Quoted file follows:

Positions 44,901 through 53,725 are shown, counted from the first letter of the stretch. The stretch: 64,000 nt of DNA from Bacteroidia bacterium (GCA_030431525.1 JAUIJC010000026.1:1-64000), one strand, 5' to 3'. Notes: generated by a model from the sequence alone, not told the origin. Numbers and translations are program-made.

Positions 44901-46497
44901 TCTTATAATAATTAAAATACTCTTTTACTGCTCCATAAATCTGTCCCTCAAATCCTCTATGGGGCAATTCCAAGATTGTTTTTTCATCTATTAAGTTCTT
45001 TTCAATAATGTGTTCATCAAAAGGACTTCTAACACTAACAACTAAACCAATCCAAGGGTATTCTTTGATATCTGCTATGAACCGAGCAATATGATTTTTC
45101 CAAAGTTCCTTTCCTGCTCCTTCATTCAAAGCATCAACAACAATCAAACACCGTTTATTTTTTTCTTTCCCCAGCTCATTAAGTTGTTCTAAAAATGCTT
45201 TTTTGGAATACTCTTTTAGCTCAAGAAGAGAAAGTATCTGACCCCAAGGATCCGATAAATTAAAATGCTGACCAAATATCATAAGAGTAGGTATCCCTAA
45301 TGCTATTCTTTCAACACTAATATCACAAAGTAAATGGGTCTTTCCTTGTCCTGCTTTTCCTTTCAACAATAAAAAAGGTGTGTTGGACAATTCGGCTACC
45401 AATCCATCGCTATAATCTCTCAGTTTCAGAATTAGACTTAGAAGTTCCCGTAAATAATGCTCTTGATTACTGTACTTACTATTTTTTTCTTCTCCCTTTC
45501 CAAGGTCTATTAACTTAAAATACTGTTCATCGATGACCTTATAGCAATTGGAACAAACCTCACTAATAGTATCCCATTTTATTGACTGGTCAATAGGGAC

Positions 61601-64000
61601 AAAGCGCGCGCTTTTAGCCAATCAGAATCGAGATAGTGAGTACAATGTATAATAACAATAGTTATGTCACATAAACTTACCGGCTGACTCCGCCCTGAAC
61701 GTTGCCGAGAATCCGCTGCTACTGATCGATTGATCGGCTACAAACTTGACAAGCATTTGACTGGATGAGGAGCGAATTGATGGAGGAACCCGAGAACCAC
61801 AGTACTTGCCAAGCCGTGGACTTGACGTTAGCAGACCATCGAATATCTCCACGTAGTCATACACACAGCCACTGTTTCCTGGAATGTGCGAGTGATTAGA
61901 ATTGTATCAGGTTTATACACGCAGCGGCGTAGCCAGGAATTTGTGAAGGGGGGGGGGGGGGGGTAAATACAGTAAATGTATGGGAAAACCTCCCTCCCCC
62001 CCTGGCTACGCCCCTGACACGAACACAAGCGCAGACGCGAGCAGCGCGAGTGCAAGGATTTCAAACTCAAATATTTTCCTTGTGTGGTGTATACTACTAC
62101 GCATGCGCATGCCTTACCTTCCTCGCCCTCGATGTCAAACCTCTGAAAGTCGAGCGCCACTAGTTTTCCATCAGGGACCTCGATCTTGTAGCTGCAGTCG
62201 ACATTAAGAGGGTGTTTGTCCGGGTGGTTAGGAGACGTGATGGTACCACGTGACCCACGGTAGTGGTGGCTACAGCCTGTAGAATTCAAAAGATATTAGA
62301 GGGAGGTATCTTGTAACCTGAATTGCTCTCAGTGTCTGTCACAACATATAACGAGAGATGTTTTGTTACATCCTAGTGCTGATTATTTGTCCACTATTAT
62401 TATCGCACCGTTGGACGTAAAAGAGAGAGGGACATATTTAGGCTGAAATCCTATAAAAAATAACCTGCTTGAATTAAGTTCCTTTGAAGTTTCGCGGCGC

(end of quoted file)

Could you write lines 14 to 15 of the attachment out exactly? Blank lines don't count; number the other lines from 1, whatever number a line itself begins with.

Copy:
61901 ATTGTATCAGGTTTATACACGCAGCGGCGTAGCCAGGAATTTGTGAAGGGGGGGGGGGGGGGGTAAATACAGTAAATGTATGGGAAAACCTCCCTCCCCC
62001 CCTGGCTACGCCCCTGACACGAACACAAGCGCAGACGCGAGCAGCGCGAGTGCAAGGATTTCAAACTCAAATATTTTCCTTGTGTGGTGTATACTACTAC